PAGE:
Lies, Damn Lies & Statistics

‘Cynicism has set in about statistics. Many journalists draw no distinction between a systematic review of peer-reviewed evidence and a survey whipped up in an afternoon to sell biscuits or package holidays: it’s all described as “new research”. Politicians treat statistics not as the foundation of their argument but as decoration — “spray-on evidence” is the phrase used by jaded civil servants. But a freshly painted policy without foundations will not last long before the cracks show through.’

We are living in a golden age of data, with the potential to understand the world more fully and create more innovative and effective evidence-led policy than ever before. And yet, as the FT’s Tim Harford writes in his excellent feature ‘How politicians poisoned statistics’, we are living through a time of unprecedented data mistrust. In this world of ‘spray on evidence’ – so liberally exploited to push political agendas, exaggerate successes and diminish failures – notions of truth are not just provincial, but increasingly irrelevant. This is a world of open contradictions, in which multiple claims can be ‘narrowly true but broadly misleading’ – and the only thing that matters is what sticks, and how quickly. The crisis this creates is profound – seeding not just deep-rooted cynicism about our political and global realities, but dulling public will to engage and take action.

Misleading statistics have long been a feature of the fight against global poverty. In 1990, the World Bank introduced the first dollar-a-day metric of those below the poverty line. Since then, the figure has steadily increased: to $1.25 in 2008, and most recently $1.90 in 2015.  Using these metrics, global poverty was cut in half between 1990 and 2010 – putting the United Nations Development Program (UNDP) five years ahead of schedule. And yet such a simplistic figure obscures the reality: that millions of people living above and below this poverty line still do not have access to clean water, food and shelter; and, furthermore, that profound poverty still exists in middle income countries.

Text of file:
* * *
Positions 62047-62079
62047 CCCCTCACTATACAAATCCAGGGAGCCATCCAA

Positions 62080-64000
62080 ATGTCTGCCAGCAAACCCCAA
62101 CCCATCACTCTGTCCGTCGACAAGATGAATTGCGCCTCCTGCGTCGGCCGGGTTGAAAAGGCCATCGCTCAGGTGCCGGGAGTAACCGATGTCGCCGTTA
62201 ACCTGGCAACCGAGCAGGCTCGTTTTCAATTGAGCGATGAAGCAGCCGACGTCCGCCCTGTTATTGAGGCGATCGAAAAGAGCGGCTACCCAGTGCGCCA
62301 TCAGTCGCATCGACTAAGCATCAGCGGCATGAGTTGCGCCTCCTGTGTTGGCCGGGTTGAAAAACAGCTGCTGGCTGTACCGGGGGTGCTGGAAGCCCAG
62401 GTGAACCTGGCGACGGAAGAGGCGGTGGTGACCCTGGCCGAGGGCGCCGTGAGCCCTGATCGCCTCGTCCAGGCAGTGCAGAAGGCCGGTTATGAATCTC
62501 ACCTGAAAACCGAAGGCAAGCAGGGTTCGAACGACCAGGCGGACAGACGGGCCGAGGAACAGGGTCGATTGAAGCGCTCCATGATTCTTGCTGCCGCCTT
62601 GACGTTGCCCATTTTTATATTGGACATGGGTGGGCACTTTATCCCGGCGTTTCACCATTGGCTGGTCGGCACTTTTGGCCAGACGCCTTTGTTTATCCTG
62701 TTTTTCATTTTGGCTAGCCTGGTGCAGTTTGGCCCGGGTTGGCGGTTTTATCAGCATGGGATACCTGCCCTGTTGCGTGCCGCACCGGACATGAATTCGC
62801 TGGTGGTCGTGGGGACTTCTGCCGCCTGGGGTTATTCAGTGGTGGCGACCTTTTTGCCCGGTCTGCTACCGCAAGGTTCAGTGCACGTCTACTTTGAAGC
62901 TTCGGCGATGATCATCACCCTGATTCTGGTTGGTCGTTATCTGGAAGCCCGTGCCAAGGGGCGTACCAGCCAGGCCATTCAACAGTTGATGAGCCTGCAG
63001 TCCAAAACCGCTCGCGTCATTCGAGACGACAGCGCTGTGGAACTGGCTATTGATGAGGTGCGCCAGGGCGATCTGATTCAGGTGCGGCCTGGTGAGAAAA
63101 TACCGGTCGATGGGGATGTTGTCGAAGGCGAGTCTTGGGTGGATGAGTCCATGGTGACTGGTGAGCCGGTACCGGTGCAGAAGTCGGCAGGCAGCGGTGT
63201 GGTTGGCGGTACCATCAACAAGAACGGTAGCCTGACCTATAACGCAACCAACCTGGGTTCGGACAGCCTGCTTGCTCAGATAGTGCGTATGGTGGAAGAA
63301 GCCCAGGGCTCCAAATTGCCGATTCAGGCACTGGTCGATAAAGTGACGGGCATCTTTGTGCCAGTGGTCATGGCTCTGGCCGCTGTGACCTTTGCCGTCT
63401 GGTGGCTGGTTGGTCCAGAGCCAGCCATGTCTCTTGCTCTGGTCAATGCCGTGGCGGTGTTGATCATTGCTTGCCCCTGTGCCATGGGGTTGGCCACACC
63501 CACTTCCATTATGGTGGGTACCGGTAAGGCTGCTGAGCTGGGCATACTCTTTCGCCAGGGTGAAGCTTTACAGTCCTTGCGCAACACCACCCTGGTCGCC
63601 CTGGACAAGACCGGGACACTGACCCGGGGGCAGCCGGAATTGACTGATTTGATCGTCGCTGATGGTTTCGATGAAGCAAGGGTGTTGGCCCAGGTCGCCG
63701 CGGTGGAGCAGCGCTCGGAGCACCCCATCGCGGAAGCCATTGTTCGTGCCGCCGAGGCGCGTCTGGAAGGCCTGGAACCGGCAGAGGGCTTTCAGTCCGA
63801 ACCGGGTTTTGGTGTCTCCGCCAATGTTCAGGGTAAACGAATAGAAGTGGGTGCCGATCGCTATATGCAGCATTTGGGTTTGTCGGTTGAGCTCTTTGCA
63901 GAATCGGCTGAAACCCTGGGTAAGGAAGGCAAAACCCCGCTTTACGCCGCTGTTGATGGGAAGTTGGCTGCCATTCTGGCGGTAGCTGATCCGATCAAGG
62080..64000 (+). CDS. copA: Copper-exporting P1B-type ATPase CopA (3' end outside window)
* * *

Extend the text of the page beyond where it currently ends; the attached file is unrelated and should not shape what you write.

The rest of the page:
Similar contention frustrates definitive progress on UK child poverty, which has, since 2010, been defined as any child living in a household with an income below 60% of the UK’s average. This is problematic on two counts: firstly, in a recession, child poverty appears to fall in line with average income, even though standards haven’t improved. Secondly, as a singular focus, it proved ineffective: the DWP’s annual estimate found the proportion affected — almost one in six — stayed the same between 2011-12 and 2013-14.

In both cases, the problem remains: money is crude. Poverty is about more than just income. In an increasingly complex economic and social environment, we need total life indicators – and a willingness (and the ability) to address complexity where we find it.

Read more about about the new cross-party commission, led by the CSJ’s Phillipa Shroud, focused on creating the authoritative set of inclusive poverty metrics needed to guide compassionate and effective anti-poverty measures.

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